Aphorism of the Day: As soon as etiquette, any etiquette, is professionalized, then the quirks that illuminate and individuate are all but doomed. No yardstick is more unforgiving than a well-meaning one. No condescension is more unyielding than kindness.
First, some cherry-picking: Luke Burrage has posted a podcast review of The White-Luck Warrior where he spends the better part of an hour discussing the issue of misogyny in the series. E.D Kain also weighs in on the issue more generally on his blog.
Also, I’m on holidays, and will be for the next several days, so apologies to all those who’ve posted comments. Hopefully I won’t be too buried to reply to them by time I’m back online regularly.
What I really want to discuss was The Atlantic‘s recent Fiction 2011 issue. I’m not sure what to say about the short stories selected, except that I prefer writers whose personality leaps from their prose–the very thing the creative writing industry seems bent on murdering.
What I want to raise as a topic for debate is Bret Anthony Johnston’s pretend article against the literary slogan, “Write what you know.” I say ‘pretend’ simply because I can’t see how anyone committed to the maxim would disagree with anything he says. Since the slogan is aimed at fiction writers, it seems painfully obvious (to me, anyway) that most everyone would paraphase the maxim to mean, “Use what you know to breath life into what you invent.”
In this sense, Johnston’s article isn’t so much critical of the slogan as it’s critical of a certain facile, and my guess is, relatively rare misinterpretation of it. Apparently some of his creative writing students seem reluctant to diverge from ‘what they know’ in any way.
From beginning to the end, Johnston assumes the Priority of the Mundane over the Spectacular. You can bet no one is writing epic fantasy in his class. Personally, this is how I’ve always understood, “write what you know”: as a way to demarcate what is cool – or ‘serious’ – from what is uncool – or ‘silly’ – from the standpoint of a particular, identity-obsessed, in-group – ‘the literary.’ Since the masses have a baseline appreciation, even hunger for, spectacle, one handy way to define yourself over and against the masses is to condemn it, turn it into a marker of what advertisers call, ‘negative reference groups.’ Want to become one of the ‘cultured’? Make a fetish of the mundane, something which this slogan does quite effectively by turning the question of proper content into a question of honesty.
But, like so many self-serving rhetorical ploys, only a question or two is required to pull the whole house of winning-hands down. The resulting implicatures tend to be weak, which is why things get so thorny so quickly if you take such ploys as a basis for further reasoning – which is precisely what Johnston does here.
Consider his final diagnosis of what might be going on:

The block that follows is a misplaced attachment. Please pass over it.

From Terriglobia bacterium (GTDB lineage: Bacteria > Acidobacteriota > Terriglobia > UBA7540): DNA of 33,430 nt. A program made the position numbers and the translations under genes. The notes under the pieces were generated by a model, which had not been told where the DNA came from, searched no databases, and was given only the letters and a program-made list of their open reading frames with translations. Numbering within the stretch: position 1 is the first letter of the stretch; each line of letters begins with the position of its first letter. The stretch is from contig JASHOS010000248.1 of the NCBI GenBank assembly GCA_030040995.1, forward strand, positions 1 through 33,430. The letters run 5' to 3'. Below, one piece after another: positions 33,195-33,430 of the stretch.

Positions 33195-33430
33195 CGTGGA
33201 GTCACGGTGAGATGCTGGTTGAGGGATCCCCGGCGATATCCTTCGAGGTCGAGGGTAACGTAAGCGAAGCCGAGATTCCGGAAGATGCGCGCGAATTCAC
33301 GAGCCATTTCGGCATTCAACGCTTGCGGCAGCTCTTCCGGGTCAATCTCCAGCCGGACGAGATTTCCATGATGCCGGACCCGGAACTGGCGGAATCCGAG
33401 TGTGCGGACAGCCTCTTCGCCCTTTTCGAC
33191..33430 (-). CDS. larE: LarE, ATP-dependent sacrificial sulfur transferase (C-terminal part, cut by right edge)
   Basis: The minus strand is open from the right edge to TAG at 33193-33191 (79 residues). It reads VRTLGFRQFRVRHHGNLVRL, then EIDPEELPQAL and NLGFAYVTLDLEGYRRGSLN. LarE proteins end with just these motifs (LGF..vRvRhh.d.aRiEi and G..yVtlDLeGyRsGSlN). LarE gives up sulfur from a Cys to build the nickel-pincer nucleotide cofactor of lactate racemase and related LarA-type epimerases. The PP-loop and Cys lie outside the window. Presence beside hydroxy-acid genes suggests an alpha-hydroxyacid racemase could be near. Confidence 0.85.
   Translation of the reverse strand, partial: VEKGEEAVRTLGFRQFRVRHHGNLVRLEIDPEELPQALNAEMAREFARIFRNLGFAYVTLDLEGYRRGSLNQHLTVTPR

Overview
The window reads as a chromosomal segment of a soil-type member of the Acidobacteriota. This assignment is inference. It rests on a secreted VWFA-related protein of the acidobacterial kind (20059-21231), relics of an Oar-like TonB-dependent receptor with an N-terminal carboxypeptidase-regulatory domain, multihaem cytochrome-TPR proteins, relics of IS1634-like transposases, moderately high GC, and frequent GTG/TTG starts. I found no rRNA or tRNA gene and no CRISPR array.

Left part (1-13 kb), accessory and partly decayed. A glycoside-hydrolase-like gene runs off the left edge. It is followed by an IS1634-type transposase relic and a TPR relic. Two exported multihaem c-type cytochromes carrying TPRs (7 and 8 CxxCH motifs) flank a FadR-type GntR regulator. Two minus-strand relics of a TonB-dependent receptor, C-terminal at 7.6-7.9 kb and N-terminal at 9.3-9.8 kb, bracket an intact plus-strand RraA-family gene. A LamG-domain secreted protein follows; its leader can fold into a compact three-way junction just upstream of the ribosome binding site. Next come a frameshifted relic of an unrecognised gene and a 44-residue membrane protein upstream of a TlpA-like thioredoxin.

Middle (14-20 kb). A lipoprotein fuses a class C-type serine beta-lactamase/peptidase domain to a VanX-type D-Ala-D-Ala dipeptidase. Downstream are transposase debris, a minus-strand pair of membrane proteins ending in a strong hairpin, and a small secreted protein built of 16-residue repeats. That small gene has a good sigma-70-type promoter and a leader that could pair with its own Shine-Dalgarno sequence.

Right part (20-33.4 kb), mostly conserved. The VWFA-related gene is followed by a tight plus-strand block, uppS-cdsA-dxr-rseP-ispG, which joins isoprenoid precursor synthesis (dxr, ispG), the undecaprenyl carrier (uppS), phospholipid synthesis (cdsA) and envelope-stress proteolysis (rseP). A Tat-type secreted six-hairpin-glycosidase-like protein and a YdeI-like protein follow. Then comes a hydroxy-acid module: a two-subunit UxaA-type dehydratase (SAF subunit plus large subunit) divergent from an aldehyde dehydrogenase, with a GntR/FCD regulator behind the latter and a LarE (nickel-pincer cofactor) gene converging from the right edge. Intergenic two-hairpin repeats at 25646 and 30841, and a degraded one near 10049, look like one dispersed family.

“What if the reason we find it so difficult to cleave our fiction from experience, the reason we’re so loath to engage our imaginations and let the story rise above the ground floor of truth, isn’t that we’re afraid we’ll do the job poorly, but that we’re afraid we’ll do it too well?”
I still find myself marvelling over this, so much so that I urge you to read the article for yourself. Is he really suggesting that the culprit is the possibility that we writers will be dwarfed by what we write, that our work will blot our role from the reader’s mind, and develop a life of its own?
Is he really saying that what holds these young writers back is the fear that they will actually write the book they dream of writing? Don’t we all write to be blotted out by our creations? Isn’t that the whole point? To say something bigger (with things small – in the case of literary fiction).
Either way, I have a far more likely culprit for his student’s reluctance: status anxiety. His creative wards are desperately trying to join a community obsessed with content and authenticity. What? Me, write from the perspective of a handicapped, black, jewish grandmother?
Like anyone trying to ‘learn the ropes’ of any unforgiving social game, the literary wannabes in Johnston’s class are simply ‘playing it safe.’ They see a genre that defines itself against imaginative ‘excess’ – commercial genre – so they find themselves afraid to use their imagination at all.
And this suggests that Johnston’s essay is actually about something far different than what it purports to be: a crisis of imagination in a moribund institution, desperately rooting about for ways to affirm its relevance and vitality.
I’ll let Johnston have the final words… (well, almost):
“Writers may enter their stories through literal experience , through the ground floor, but fiction brings with it an obligation to rise past the base level, to transcend the limitations of fact and history, and proceed skyward…”
But only a few inches, no more.